Play that damn guitar

Jay Jesse Johnson Band
will perform at the Dublin Pub


Jay Jesse Johnson playing that damn guitar. Photo: Ed Sawicki

By Tim Smith

It’s been said that sometimes you have to leave home to find your true calling. Indiana-born blues guitarist and singer, Jay Jesse Johnson is living proof of that adage. His band will be appearing at The Dublin Pub on February 16.

Johnson started playing guitar at the age of 10 and grew up listening to the sounds of blues, country, and rock & roll. By the time he was 12, he was performing at local dances, events, and nightclubs around the Midwest. When he was 18, Johnson left the small town of Liberty, Indiana and headed to the East coast. He started gigging in the New York City / New England bar scene with regional bands, and was soon playing on many studio recordings. In 1983, he became the guitarist for Arc Angel, where he appeared on MTV with the band’s hit single, “Tragedy.”

It may sound like an old show biz fable, about the young man with a guitar leaving his small town roots to find fame and fortune in the big bad world, but Johnson has no regrets about his decision to strike out when he did.

“When I was 18, it seemed easy, although I do remember struggling with paying the bills and just trying to get by,” he says. “Playing in the New York City and New England bar scene 6 nights a week was a grind, but it continually presented opportunities. One time, I was asked by then-Vice President of CBS Records, Lennie Pietze, to be the guitarist for an upcoming, unknown artist. I didn’t like what I heard, so I declined. It turned out to be Cindy Lauper! It comes down to staying true to yourself and making the right decisions.”

After many years spent on the road and in the studios, Johnson decided to test Thomas Wolfe’s theory about going home again.

“After moving back to the greater Tri-State area in 2009, I formed a band and have had a few member changes,” he says. “The current lineup is Reed Bogart on bass, Jeff “Smokey” Donaldson on drums, Lee Evans on keyboards, and myself doing guitars and vocals. Lee has been with me for 7 years, and Reed and Jeff for 4 years. Great musicians, as well as good human beings. We all contribute during rehearsals. One of the things I tell the guys, whether performing or recording, is do what you do and enjoy yourself.”

The band performs mostly original material, with a few familiar cover tunes. The members also play into the reactions of their audiences.

“When performing for a concert or festival, we primarily do original material with a rendition or two of cover songs,” Johnson says. “I write all of the music and lyrics for all the songs, with a few co-writers over the course of 6 solo albums, but I’m always open to changes in the arrangement and letting the players contribute to best suit the song. I often write a set to go with the length of our performance, but that changes depending on how the audience responds and how long some of the improvisations are. When the band and the audience connect, it’s all good.”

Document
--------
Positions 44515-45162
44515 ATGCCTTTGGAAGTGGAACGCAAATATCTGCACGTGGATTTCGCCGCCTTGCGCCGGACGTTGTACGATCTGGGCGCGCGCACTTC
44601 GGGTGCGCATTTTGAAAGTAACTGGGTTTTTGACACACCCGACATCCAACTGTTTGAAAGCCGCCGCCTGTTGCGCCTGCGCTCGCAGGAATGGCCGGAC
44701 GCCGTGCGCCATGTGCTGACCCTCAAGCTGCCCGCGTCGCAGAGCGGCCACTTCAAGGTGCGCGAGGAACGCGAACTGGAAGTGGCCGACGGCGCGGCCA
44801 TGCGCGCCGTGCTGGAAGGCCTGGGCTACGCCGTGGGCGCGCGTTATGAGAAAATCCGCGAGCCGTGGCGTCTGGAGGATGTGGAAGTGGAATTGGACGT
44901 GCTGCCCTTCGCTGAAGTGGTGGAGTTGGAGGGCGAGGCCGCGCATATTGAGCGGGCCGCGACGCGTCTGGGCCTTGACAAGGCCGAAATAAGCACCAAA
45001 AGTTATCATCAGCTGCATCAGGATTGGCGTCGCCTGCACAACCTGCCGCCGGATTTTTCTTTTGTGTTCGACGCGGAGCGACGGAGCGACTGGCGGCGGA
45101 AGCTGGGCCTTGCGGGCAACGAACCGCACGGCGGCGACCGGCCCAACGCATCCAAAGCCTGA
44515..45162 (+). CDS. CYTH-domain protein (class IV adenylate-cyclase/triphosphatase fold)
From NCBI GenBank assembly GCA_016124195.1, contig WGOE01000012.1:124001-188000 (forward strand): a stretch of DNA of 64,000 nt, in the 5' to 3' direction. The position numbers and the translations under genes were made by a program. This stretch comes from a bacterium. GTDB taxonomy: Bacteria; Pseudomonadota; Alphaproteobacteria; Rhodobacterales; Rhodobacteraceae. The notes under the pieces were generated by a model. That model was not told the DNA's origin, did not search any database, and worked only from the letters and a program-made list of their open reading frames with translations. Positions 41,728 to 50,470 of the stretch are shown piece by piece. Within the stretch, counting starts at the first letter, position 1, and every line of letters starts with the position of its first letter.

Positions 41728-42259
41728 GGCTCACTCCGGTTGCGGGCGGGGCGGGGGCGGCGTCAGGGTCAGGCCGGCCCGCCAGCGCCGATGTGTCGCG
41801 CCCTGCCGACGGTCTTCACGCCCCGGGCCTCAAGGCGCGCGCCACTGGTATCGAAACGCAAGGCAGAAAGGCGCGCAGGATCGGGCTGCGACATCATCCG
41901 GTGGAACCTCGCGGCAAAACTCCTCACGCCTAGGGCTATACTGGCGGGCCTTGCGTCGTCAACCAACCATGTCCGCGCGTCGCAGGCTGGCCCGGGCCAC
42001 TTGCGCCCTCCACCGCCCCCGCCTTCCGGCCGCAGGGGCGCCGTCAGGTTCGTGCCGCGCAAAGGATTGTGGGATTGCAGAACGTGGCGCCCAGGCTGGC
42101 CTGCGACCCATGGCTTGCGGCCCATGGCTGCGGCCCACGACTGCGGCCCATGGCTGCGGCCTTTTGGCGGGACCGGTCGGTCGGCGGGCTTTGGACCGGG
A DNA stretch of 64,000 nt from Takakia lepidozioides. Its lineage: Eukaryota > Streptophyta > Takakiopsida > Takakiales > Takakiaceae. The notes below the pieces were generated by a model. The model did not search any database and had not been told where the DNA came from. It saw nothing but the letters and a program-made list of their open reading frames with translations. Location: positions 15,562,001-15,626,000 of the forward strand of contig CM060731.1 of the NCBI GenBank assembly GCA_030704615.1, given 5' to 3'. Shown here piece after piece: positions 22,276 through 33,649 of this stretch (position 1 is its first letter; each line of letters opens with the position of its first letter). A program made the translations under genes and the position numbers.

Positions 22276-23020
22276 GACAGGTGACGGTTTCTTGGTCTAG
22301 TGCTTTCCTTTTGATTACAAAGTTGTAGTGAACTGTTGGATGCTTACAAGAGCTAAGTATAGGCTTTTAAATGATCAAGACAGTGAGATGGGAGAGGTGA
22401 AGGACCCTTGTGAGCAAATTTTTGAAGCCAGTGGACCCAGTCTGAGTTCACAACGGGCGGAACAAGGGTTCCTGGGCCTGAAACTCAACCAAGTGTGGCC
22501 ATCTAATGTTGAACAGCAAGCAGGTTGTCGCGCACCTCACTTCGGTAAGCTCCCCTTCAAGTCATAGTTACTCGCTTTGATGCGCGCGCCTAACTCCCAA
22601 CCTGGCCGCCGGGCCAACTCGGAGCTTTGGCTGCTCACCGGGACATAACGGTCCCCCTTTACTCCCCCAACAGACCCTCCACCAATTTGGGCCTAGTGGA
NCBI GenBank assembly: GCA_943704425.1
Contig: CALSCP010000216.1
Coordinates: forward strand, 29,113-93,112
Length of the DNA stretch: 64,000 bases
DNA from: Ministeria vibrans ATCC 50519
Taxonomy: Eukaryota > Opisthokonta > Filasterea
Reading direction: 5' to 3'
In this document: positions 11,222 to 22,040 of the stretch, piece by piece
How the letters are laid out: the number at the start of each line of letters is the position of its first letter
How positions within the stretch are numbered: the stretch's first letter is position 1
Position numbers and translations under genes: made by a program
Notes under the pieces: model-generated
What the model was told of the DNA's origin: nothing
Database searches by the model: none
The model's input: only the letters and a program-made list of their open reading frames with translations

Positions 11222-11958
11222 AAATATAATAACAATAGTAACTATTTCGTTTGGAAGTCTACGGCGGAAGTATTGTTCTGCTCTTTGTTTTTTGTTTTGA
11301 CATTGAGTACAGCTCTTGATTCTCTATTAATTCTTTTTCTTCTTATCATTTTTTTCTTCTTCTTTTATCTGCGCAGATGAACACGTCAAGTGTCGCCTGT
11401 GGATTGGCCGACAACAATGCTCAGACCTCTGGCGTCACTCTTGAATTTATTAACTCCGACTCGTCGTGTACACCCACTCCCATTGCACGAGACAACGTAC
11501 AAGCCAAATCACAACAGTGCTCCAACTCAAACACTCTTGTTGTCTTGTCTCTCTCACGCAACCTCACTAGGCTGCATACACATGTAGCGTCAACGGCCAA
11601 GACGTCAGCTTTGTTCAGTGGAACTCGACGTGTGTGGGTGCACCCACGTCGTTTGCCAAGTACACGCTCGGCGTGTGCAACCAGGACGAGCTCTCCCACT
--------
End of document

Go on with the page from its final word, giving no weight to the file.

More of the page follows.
Johnson has appeared on many recordings, but his first solo album, “Strange Imagination,” released in 2004, set the stage for his back-to-the-roots, blues/rock ascent. It was followed by, “I’ve Got an Ax To Grind” in 2007, but his third solo album, “Play That Damn Guitar,” was featured in Classic Rock Magazine’s CD “Blues Breakers.” He cites several musicians that influenced his style.

“Growing up in a family with 5 kids, I heard the music of the 50s and 60s,” he says. “My older sister, Gail, listened to Elvis, Motown, Doo-wop, The Beatles, and worked for Mercury Records in Richmond, Indiana. She would often bring records home from the company store so I was exposed to all kinds of music. I guess hearing ‘Meet The Beatles’ when I was 8 years old got me hooked. The earliest blues music I heard was from the English bands that covered American blues. Bands like The Animals, The Rolling Stones and The Yardbirds stirred my interest which led me to artists like Howlin’ Wolf, Muddy Waters, and T-Bone Walker. When I was 11, I heard Cream’s ‘Fresh Cream’ album, and that was the turning point. That same year, I heard ‘Purple Haze’ by Jimi Hendrix. I would say Jimi Hendrix is probably my biggest influence, although I have been influenced by many artists and styles.”

Johnson and his crew have played in a variety of venues in several states. No matter where they play, they pull out all the stops to win over the crowd.

“We do 60 to 80 shows a year,” Johnson says. “We’ve performed at venues like The Fraze, Cincy Blues Fest, Bean Blossom Blues Fest, Lebanon Blues Festival, The International Blues Challenge, and gigs across the country. The festivals are certainly larger than the clubs and the response is louder, but I find most places we go, our fans show up and appreciate the mojo. I love to play music, whether it’s concerts, festivals, or whatever. We always give it everything we’ve got, so when people come to see our band, I want them to have a good time and walk away knowing they’ve heard something unique and memorable.’

The Jay Jesse Johnson Band will appear at The Dublin Pub at 300 Wayne Ave. in Dayton, on February 16 from 8:00 p.m. to midnight. For more information, visit dubpub.com or call 937.224.7822. More information about Jay Jesse Johnson can be found at his website, www.jayjessejohnson.com.

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Tim Smith
Tim Smith is an award-winning, bestselling author. Reach DCP freelance writer Tim Smith at TimSmith@DaytonCityPaper.com

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